Does an organic strawberry contain more vitamin C than a conventional one?
Maybe -- or maybe not.
Stanford University scientists have weighed in on the "maybe not" side of the debate after an extensive examination of four decades of research comparing organic and conventional foods.
They concluded that fruits and vegetables labeled organic were, on average, no more nutritious than their conventional counterparts, which tend to be far less expensive. Nor were they any less likely to be contaminated by dangerous bacteria like E. coli.
The researchers also found no obvious health advantages to eating organic meats.
Conventional fruits and vegetables did have more pesticide residue, but the
"When we began this project, we thought that there would likely be some findings that would support the superiority of organics over conventional food," said Dr. Dena Bravata, a senior affiliate with Stanford's Center for Health Policy and the senior author of the paper, which appears in Tuesday's issue of the Annals of Internal Medicine. "I think we were definitely surprised."
The conclusions will almost certainly fuel the debate over whether organic foods are a smart choice for healthier living or a
The findings seem unlikely to sway many fans of organic food. Advocates for organic farming said the Stanford researchers failed to appreciate the differences they did find between the two types of food -- differences that validated the reasons people usually cite for buying organic. Organic produce, as expected, was much less likely to retain traces of pesticides. Organic chicken and pork were less likely to be contaminated by antibiotic-resistant bacteria.
"Those are the big motivators for the organic consumer," said Christine Bushway, executive director of the trade association.
The study also found that organic milk contained more omega-3 fatty acids, which are considered beneficial for the heart.
"We feel organic food is living up to its promise," said Sonya Lunder, a senior analyst with the Environmental Working Group, which publishes lists highlighting the fruits and vegetables with the lowest and highest amounts of pesticide residues.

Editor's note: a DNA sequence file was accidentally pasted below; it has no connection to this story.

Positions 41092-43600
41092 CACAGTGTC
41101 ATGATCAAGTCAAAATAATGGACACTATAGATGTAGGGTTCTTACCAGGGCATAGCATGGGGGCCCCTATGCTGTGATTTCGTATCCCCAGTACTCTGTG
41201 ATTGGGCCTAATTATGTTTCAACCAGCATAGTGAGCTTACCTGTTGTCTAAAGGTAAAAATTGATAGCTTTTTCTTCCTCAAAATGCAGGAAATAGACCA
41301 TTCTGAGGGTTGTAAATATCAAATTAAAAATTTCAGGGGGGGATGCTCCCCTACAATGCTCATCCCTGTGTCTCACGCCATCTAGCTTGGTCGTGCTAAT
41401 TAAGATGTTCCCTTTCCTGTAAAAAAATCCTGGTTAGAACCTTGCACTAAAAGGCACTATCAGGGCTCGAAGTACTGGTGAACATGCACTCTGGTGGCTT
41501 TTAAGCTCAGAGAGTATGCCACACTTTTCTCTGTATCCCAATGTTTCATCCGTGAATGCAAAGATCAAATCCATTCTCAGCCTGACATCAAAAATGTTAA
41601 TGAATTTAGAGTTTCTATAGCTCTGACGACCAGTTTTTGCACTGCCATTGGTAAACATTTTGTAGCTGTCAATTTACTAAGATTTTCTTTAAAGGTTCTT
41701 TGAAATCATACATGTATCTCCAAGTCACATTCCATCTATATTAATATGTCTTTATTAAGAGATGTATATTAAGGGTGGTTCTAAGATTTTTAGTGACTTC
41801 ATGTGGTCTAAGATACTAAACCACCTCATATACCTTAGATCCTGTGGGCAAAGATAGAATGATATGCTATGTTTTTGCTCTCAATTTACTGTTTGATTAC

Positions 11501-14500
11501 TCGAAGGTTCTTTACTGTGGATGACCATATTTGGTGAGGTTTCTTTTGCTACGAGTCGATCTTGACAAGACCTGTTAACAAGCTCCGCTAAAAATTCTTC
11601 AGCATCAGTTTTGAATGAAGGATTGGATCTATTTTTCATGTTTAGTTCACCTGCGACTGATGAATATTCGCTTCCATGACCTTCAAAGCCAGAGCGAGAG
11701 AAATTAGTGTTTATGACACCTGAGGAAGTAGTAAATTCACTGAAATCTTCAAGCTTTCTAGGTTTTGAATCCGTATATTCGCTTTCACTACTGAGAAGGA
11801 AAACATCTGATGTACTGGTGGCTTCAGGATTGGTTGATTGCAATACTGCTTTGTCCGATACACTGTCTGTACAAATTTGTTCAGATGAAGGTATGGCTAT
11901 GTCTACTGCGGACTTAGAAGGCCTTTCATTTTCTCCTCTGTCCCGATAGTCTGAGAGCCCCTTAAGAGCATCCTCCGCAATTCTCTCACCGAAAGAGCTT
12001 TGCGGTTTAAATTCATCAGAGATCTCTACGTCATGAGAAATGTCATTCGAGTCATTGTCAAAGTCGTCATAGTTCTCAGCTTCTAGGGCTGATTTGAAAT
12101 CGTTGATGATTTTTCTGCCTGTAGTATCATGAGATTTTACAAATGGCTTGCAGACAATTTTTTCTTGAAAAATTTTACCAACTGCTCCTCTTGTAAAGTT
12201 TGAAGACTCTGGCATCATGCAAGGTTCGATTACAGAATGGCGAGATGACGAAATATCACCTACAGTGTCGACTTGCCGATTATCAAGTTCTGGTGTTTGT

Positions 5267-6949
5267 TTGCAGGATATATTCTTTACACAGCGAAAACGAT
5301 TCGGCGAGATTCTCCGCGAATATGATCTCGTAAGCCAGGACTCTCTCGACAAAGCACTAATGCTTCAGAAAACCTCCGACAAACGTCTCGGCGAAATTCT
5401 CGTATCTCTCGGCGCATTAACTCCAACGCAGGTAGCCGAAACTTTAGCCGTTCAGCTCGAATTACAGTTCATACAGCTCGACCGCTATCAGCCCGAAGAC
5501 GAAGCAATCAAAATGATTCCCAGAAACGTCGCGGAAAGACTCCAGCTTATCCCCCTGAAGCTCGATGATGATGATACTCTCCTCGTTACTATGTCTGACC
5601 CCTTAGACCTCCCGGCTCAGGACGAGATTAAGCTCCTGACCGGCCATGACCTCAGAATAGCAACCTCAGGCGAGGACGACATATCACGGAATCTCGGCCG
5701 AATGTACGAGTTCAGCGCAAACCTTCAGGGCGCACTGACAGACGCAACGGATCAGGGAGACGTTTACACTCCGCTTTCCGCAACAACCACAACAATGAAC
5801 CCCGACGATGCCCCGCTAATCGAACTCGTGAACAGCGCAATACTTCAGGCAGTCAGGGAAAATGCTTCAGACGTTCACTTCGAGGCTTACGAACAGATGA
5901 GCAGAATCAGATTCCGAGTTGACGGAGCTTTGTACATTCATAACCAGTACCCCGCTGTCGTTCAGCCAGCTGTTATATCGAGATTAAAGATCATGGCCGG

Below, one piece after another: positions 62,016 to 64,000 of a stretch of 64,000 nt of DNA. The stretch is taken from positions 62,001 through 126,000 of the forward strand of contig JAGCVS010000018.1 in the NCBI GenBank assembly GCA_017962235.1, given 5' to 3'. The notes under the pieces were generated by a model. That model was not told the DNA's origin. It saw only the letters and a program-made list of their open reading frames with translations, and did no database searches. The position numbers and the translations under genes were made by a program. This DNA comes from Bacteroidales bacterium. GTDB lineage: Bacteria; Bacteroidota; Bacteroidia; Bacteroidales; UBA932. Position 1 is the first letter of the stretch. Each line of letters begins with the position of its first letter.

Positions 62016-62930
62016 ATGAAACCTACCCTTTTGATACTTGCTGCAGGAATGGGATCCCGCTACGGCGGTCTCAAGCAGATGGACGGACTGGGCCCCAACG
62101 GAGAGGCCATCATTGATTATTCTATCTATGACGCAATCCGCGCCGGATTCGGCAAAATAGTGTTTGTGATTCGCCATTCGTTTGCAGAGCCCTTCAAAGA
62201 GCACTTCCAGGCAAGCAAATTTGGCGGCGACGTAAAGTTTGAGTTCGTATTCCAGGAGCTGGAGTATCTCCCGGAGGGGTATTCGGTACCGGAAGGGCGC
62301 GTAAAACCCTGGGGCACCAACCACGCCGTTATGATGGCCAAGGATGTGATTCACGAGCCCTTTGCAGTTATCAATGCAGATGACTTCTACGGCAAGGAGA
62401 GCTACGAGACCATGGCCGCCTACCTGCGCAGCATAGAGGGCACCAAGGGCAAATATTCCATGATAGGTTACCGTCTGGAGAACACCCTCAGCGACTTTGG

The Stanford researchers said that by providing an objective review of the current science of organic foods, their goal was to allow people to make informed choices.
In the study -- known as a meta-analysis, in which previous findings are aggregated but no new laboratory work is conducted -- researchers combined data from 237 studies, examining a wide variety of fruits, vegetables and meats. For four years, they performed statistical analyses looking for signs of health benefits from adding organic foods to the diet.
The researchers did not use any outside financing for their research.
"I really wanted us to have no perception of bias," Bravata said.
One finding of the study was that organic produce, overall, contained higher levels of phosphorus than conventional produce. But because almost everyone gets adequate phosphorus from a wide variety of foods, they said, the higher levels in the organic produce is unlikely to confer any health benefit.
The organic produce also contained more compounds known as phenols, believed to help prevent cancer, than conventional produce. While the difference was statistically significant, the size of the difference varied widely from study to study, and the data was based on the testing of small numbers of samples.
Other variables, like ripeness, had a greater influence on nutrient content. Thus, a lush peach grown with the use of pesticides could easily contain more vitamins than an unripe organic one.
The study's conclusions about pesticides did seem likely to please organic food customers. Overall, the Stanford researchers concluded that 38 percent of conventional produce tested in the studies contained detectable residues, compared with 7 percent for the organic produce. (Even produce grown organically can be tainted by pesticides wafting over from a neighboring field or during processing.) They also noted a couple of studies that showed that children who ate organic produce had fewer pesticide fragments in their urine.
The pesticide factor
Bravata agreed that people purchased organic food for a variety of reasons -- concerns about the effects of pesticides on young children, the environmental impact of large-scale conventional farming and the potential public health threat if antibiotic-resistant bacterial genes jumped to human pathogens.
"Those are perfectly valid," she said.
The analysis also did not take factors like taste into account.
But if the choice were based mainly on the hope that organic foods would provide more nutrients, "I would say there is not robust evidence to choose one or the other," she said.
The argument that organic produce is more nutritious "has never been a major driver" in why people choose to pay more, said Lunder, the Environmental Working Group analyst.
Rather, the motivation is to reduce exposure to pesticides, especially for pregnant women and their young children. Organic food advocates point to three studies published last year that identified pregnant women exposed to higher amounts of pesticides known as organophosphates, then followed their children for years. In elementary school, those children had, on average, IQs several points lower than those of their peers.